What to Do if You are Injured at Work
Being hurt on the job is a tough experience, especially when you are working more than one job. The good news is that the PA Workers’ Compensation system is designed to help you with your loss of income and medical bills while you recover.
If you are injured at work and have one job, two jobs, or more, it’s important to follow the workers’ compensation process to best protect your rights to workers’ comp. Here are the steps to take immediately following your work injury:
- Report your injury as soon as possible: The workers’ comp process begins the moment you are injured or the moment that you know, or should reasonably know, that your medical condition is related to your work duties. There are multiple time requirements and deadlines in PA’s workers comp system, so you should immediately notify your employer of your injury. As soon as you can, inform your employer of the accident, preferably in writing, detailing your injuries. Ask for copies of the written report.
- Ask for the list of approved workers’ comp physicians: Under workers’ comp law, you are required to visit one of your employer’s approved physicians after a workplace accident that results in an injury. Ask for the “panel list” of physicians or healthcare providers. You are required to see them for the first 90 days after your injury.
- Seek medical treatment: Even if you feel your injuries are minor and do not need medical attention, it’s important to see a provider on the panel list. Some injuries, such as internal bleeding, a herniated disc in the spine or a small fracture, aren’t immediately apparent and can worsen over time. Thus, getting the mechanism of injury documented as close to the time it occurred as possible can be critical to the success and value of your comp claim. Be transparent with the medical provider and be sure they document all your symptoms related to your injury.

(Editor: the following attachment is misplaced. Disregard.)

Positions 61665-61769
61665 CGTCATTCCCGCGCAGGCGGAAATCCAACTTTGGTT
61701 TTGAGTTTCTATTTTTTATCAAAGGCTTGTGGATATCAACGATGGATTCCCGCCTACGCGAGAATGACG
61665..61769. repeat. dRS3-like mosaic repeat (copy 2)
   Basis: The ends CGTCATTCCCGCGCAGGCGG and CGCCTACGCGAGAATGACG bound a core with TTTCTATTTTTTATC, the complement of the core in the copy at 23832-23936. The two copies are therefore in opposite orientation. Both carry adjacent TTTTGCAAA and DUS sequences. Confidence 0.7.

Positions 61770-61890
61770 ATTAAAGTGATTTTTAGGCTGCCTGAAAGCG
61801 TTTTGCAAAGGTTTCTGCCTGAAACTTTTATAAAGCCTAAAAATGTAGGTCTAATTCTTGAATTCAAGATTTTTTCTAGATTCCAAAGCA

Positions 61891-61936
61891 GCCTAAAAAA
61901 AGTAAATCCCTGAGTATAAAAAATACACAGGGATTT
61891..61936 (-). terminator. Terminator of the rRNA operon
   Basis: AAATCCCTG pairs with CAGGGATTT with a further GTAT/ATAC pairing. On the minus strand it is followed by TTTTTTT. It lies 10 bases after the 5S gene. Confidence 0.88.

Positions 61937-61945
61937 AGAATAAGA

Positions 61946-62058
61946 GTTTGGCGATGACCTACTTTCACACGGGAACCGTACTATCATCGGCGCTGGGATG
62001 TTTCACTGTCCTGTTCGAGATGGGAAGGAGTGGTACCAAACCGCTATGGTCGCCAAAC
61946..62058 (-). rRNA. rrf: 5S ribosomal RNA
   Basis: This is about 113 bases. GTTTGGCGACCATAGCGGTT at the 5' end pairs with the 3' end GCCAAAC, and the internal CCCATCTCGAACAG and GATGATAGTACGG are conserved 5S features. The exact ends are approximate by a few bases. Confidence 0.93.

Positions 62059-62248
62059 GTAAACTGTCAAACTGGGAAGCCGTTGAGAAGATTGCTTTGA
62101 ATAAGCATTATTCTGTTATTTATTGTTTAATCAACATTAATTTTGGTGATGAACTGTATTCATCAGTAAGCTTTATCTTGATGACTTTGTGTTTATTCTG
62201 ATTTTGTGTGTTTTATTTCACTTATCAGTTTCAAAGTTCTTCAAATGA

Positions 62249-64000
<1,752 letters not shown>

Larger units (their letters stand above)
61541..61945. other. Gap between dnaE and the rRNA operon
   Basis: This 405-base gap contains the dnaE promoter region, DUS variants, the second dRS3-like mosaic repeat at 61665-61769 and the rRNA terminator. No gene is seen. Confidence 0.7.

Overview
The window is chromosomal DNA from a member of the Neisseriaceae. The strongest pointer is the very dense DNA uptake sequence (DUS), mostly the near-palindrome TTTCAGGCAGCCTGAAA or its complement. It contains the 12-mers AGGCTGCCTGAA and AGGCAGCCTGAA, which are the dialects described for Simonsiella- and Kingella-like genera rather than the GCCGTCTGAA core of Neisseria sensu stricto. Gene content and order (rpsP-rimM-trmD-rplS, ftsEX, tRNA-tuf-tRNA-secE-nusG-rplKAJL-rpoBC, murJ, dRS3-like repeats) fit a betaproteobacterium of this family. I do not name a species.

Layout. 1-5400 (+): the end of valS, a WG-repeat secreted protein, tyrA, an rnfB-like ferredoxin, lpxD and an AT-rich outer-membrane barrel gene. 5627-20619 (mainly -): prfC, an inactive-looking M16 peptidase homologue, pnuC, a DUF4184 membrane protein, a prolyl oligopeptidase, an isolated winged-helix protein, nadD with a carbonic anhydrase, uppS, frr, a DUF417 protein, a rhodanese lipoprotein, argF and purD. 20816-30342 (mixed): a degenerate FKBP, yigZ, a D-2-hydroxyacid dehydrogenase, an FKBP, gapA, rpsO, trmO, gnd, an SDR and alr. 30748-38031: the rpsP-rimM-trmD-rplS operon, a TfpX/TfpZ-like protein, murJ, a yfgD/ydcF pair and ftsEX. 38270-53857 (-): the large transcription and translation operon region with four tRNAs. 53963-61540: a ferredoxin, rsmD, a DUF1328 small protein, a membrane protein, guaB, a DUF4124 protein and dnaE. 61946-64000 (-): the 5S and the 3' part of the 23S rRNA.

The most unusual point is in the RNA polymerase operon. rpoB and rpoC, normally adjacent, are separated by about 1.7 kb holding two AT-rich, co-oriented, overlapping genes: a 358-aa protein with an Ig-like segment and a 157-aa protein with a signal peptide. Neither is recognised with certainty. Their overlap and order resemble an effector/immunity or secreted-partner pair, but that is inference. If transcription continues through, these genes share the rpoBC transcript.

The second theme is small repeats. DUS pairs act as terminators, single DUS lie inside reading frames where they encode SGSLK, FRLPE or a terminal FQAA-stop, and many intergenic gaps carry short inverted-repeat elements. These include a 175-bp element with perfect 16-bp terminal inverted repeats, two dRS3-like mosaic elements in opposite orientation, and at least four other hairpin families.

- Consult with a workers’ comp lawyer: Workers’ comp cases can become complicated, especially if you have more than one job. An experienced Central Pennsylvania workers’ comp attorney can help you navigate the process and fight for your rights. Insurance companies may try to minimize your compensation amount, delay the process, or not consider the wages you will lose from your second job. Having an attorney on your side can make all the difference in getting the benefits you are owed.
If you were injured at work and have more than one job, it’s critical to report your earnings from your second job to your primary employer’s workers’ compensation insurance company. If your secondary company has workers’ comp insurance, your total benefits will be calculated using both wages. Do not let the insurance company deter you from filing a claim – you have the right to workers’ comp after an injury accident!
Workers’ Comp Attorneys in Lancaster, PA.
Georgelis Injury Law Firm has been representing workers injured on the job for decades and can help you fight for the compensation you deserve after being hurt at work. Filing a workers’ comp claim when you have concurrent, or dual, employment can become complicated, so let us take on the workers’ comp claim process for you. Work injuries can result in lost wages and piles of medical bills – and you deserve workers’ compensation benefits while you are away from work.
Your employer and its workers’ comp insurance company have a team of lawyers, investigators, medical case managers and others working hard to minimize their financial burden after a work accident—you deserve the same level and degree of legal representation. Our team of attorneys and paralegals has more than 100 years of litigation experience and knows the workers’ comp system inside-out.
If you are injured at work, reach out to us today for a free consultation. We will evaluate your case free of charge and will not take a fee unless we win your case. Call us at 1-800-HURT-NOW or connect with us online.